A flood of concerns over resiliency plans six years after Sandy

State Senator Brian Kavanagh, at podium, along with Borough President Gale Brewer and Councilmember Margaret Chin, to the left and right of him, respectively, and other local leaders and storm-surge experts spoke at the South St. Seaport about the East Side and Lower Manhattan coastal resiliency projects. Photo by Sydney Pereira

BY SYDNEY PEREIRA | In the days following Superstorm Sandy, Tanya Acevedo, a mother of two, remembers that it “felt like we were living in the end of the world.”

While waiting for the power to return, her apartment in the Lillian Wald Houses on Avenue D was dark and cold.

“It felt so surreal,” she said.

She recalled that her son, then 3 years old, would cry from how cold it was in the late October, early November days after the storm hit New York.

Sandy killed 43 in the city, knocked out power for 2 million people, and caused $19 billion in damage in the city alone. Parts of Downtown Manhattan were inundated with more than 10 feet of water.

Today, Acevedo stocks extra blankets, nonperishable food and batteries in her apartment in case of another storm.

But just east of her apartment is East River Park, where the city’s major resiliency infrastructure project, intended to protect her and 110,000 others from storm surges and sea-level rise, has been long delayed — and, in fact, recently overhauled entirely.

After years of plans to build a system of berms between the F.D.R. Drive and East River Park, plus a floodwall along the F.D.R. Drive, city honchos announced in late September that some 70 percent of the plan would be re-designed, entirely different from what the city presented in its March update to Community Board 3.

The new plan, which city officials presented to C.B. 3 in mid-October, would bury East River Park — which was recently renovated at a cost of millions of dollars — in 8 to 10 feet of added soil to raise the park’s elevation, as well as add a floodwall near the river’s edge, west of the existing esplanade. North of E. 13th St. and to the south between Montgomery and Cherry Sts., the East Side plan would stay the same.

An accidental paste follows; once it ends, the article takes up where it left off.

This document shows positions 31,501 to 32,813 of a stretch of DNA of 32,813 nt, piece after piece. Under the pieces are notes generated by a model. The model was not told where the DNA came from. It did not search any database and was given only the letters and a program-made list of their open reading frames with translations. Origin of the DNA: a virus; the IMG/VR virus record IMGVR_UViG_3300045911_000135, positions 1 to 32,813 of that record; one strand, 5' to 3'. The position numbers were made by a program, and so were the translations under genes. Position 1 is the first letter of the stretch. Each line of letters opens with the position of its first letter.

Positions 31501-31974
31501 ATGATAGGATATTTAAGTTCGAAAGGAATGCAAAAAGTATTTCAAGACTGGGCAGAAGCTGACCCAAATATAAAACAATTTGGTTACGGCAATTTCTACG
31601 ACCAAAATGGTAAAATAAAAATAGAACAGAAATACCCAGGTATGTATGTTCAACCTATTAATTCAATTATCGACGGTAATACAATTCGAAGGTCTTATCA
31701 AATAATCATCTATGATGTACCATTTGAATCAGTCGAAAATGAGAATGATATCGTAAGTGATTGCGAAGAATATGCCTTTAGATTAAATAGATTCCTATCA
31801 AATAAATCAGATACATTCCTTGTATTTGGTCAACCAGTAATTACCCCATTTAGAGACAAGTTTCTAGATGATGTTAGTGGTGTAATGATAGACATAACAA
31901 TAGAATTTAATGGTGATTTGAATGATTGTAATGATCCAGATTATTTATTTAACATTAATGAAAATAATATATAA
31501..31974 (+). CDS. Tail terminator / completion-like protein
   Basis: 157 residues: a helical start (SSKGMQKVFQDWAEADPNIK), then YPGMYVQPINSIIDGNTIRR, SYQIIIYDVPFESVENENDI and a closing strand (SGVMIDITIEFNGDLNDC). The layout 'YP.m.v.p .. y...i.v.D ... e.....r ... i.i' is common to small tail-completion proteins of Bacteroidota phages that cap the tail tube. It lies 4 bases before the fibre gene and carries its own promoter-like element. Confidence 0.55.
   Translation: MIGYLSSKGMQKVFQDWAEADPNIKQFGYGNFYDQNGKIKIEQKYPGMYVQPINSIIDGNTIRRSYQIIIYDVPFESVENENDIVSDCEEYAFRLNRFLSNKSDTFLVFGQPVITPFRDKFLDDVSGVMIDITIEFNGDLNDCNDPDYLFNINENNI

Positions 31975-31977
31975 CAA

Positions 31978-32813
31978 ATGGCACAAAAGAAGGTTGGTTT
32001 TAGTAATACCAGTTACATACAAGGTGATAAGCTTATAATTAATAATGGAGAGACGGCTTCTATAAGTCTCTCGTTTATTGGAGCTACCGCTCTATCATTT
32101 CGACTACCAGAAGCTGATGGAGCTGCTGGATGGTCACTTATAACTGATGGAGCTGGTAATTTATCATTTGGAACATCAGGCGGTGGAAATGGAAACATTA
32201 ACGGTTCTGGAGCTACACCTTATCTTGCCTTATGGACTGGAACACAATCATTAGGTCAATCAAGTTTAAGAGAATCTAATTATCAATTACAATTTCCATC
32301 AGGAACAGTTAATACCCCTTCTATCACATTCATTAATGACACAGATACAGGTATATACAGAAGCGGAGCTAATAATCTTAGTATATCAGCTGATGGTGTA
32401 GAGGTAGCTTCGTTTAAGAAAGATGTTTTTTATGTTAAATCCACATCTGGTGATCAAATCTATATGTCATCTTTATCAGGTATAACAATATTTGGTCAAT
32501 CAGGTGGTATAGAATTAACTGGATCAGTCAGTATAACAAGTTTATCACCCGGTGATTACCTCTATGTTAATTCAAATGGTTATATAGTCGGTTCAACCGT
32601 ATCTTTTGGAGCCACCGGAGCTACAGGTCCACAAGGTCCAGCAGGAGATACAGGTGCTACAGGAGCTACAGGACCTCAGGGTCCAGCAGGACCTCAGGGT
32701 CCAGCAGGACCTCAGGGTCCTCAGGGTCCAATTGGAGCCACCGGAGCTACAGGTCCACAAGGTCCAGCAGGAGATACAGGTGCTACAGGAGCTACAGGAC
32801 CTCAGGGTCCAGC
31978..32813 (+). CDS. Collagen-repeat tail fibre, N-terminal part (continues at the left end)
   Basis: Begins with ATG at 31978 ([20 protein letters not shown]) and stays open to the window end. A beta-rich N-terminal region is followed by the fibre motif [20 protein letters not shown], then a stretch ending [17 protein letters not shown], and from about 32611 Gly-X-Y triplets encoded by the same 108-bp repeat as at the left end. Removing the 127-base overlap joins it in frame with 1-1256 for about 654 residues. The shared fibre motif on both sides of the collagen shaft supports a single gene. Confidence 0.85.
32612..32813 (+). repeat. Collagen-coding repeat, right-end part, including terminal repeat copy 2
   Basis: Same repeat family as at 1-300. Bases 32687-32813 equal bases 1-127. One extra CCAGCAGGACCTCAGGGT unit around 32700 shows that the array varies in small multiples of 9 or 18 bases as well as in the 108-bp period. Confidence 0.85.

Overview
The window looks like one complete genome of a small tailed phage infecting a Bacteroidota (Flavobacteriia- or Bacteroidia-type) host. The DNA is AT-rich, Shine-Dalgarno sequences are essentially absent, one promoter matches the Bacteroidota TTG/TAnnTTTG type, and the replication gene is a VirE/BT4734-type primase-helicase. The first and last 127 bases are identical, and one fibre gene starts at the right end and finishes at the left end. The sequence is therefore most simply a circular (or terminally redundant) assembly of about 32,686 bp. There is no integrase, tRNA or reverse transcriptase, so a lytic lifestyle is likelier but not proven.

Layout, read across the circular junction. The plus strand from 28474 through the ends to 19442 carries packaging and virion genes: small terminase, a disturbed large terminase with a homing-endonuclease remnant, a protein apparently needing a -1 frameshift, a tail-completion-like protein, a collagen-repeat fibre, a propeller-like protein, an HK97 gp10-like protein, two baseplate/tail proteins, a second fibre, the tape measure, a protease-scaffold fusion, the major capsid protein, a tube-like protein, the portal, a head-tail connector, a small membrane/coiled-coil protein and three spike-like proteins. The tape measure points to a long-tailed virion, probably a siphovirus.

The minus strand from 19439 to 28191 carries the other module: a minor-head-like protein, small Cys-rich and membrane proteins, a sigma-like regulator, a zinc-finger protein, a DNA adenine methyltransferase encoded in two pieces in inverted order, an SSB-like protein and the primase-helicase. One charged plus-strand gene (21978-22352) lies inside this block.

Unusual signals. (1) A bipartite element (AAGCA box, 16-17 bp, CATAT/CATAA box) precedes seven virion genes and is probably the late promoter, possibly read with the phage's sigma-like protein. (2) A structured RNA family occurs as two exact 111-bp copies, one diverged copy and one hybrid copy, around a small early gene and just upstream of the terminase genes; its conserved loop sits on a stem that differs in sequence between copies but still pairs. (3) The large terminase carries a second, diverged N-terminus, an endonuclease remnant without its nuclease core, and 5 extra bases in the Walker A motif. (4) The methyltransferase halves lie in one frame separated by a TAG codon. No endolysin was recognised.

The city says construction on the East Side resiliency project would begin next spring with flood protections in place by summer 2023 — sooner than under the previous plan. East River Park would be closed for three years during the work, according to Phil Ortiz, mayoral spokesperson.

A schematic rendering for the city’s new resiliency plan for East River Park, showing how the park’s height would be raised.

Michael Claudio, a general contractor who has lived on Avenue D for 35 years, echoed how many in the community and Downtown politicians feel.

“They’re still at a talking stage,” he said of the East River Park plans. “Nothing has started or been done.”

Claudio rode out the storm in 2012 in the neighborhood. He remembers having to go to Harlem to buy groceries, and powering his phone at charging stations brought into the East Village.

The city has allocated $760 million for the East Side Coastal Resiliency Project, which includes $338 million from the U.S. Department of Housing and Urban Development. The new plan is expected to cost a total of $1.45 billion. Ortiz said city capital funds would cover the additional cost.

“We were taken completely by surprise,” said Trever Holland, C.B. 3 Parks Committee chairperson and founder of Tenants United Fighting for the Lower East Side, or TUFF-LES.